GII.17 strains were detected over 6 months; the earliest strain was detected in February, while the largest number, i.e. 42 strains were detected in December. It is worth noting that GII.17 has replaced GII.4 and become the predominant genotype in the oysters farming area; while all of the GII.17 strains were blasted to be novel GII.17 variants. In China, the novel GII.17 has been firstly reported in the environmental surveillance report in Shandong Province [Reference Tao21], but not as the dominant genotype. Subsequently, the novel GII.17 variant caused a sharp increase in the number of AGE outbreaks in Asia, including Jiangsu [Reference Fu22] and Guangdong province [Reference Lu23] in 2014–2015 winter seasons. The strains have also been reported to spread broadly in America, Africa, as well as in European and Australian regions [Reference De24]. The recent data have shown that the novel GII.17 become the dominant genotype in AGE cases in China in 2015 [Reference Wang25]. In our study, GII.17 was first detected from an asymptomatic person in February 2014, which is much earlier than the AGE cases reported in Jiangsu and Guangdong provinces at the end of 2014–2015. These findings suggested that the continuous surveillance can reveal the emergence of novel variant strains. The prevalence of asymptomatic infection in population reflects the dynamic change and it is useful for identifying the outbreaks at the early stage.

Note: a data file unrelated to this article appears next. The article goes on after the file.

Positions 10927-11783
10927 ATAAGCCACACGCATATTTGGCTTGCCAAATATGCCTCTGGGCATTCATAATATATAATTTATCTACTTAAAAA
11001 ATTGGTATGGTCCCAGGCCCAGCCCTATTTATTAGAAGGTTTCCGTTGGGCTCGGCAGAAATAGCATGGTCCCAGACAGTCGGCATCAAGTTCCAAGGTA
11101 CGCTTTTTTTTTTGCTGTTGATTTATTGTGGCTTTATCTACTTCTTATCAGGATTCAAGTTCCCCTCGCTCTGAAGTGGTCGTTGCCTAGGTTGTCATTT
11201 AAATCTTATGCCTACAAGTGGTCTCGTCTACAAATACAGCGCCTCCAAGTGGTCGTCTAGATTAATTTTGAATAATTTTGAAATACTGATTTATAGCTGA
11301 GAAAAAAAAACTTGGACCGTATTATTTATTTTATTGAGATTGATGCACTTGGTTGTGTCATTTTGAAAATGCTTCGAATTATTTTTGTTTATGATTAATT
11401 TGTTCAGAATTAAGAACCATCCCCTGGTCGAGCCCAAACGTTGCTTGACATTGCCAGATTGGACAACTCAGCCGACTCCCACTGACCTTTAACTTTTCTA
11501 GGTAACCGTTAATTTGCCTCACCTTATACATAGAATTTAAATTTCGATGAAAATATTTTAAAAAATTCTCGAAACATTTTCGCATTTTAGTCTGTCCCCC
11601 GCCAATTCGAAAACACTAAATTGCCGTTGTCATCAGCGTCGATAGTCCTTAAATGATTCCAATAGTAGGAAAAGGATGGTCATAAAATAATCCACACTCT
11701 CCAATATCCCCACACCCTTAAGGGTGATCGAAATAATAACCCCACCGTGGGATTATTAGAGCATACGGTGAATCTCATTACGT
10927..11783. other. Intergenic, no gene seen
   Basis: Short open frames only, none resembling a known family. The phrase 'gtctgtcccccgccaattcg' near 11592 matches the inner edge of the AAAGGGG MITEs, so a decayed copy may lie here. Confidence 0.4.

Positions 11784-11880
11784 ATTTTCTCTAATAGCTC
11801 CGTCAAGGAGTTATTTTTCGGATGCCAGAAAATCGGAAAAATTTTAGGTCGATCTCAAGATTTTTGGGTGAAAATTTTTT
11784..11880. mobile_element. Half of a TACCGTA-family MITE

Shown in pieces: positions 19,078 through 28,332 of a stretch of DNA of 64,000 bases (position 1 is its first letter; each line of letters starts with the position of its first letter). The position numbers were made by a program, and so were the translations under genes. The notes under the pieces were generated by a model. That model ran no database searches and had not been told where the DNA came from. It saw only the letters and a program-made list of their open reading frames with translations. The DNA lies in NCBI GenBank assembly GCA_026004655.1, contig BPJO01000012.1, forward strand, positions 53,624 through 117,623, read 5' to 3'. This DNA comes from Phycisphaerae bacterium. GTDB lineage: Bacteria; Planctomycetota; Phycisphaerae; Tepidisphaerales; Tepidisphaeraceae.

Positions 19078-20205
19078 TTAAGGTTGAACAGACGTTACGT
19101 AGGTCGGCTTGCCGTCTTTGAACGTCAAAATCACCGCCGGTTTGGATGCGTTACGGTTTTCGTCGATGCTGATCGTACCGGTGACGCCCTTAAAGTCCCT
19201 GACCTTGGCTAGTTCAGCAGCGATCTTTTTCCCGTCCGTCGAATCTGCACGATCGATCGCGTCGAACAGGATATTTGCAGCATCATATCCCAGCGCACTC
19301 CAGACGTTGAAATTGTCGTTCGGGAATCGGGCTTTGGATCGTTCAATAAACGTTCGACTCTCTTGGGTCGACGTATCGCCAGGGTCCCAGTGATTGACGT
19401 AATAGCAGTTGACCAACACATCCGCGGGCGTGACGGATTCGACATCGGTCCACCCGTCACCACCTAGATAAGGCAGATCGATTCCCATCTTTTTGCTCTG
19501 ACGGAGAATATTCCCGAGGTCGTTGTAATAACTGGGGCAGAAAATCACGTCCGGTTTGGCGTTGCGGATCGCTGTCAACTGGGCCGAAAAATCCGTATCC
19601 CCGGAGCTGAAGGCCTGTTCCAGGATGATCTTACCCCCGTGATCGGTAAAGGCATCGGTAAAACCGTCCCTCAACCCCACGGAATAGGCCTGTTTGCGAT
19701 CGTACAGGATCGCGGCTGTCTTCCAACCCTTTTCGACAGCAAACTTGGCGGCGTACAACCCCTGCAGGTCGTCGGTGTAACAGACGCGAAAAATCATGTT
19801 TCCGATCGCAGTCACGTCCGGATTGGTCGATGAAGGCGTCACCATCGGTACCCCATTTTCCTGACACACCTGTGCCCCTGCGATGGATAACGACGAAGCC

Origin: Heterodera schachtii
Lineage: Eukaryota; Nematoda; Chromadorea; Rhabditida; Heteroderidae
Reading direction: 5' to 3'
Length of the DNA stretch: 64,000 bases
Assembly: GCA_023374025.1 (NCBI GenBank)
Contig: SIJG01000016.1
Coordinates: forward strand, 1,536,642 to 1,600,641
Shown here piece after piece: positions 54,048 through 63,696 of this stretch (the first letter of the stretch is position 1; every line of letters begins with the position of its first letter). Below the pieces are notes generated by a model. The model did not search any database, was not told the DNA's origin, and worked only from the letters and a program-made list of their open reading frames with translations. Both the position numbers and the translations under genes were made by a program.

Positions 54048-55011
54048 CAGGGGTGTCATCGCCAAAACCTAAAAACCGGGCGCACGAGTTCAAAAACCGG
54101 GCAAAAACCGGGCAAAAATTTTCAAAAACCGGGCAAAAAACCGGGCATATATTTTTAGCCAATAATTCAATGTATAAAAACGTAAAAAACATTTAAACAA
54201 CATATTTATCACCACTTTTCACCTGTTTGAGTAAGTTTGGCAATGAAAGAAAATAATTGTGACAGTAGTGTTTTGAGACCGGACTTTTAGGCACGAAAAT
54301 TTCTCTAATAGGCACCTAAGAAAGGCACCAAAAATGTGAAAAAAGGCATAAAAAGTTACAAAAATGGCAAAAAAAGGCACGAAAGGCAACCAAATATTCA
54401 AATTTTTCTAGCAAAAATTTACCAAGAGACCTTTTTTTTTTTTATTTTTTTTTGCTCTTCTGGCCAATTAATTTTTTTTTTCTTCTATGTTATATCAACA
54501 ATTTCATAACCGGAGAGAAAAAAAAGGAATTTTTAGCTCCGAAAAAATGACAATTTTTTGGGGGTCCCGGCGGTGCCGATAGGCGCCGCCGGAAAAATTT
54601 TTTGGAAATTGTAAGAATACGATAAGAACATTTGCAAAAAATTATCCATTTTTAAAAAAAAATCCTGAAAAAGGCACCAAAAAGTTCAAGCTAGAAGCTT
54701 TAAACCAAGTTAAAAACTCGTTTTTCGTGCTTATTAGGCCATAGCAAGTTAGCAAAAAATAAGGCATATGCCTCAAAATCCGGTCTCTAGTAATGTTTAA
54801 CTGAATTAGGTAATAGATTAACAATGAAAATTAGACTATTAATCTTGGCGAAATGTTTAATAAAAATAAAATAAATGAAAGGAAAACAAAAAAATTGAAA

In conclusion, we found that norovirus asymptomatic infection exists in the residents living around oyster farms and the infection was significantly present in the oyster farming population. The identified norovirus genotypes had a high genetic diversity and the GII.17 replaced GII.4 as the dominant genotype in this area. Long-term and systematic surveillance of the asymptomatic cases needs to be performed so as to predict the emergence of new variants and related outbreaks. Improving environmental sanitation, educating the population and avoiding eating raw food could serve as useful control measures.
We appreciated the assistance from the Hongcao and Magong village clinics staff. This study was supported by the National Science Foundation of China (No. 81502859).
Conflict of interest
The authors declare no conflict of interest.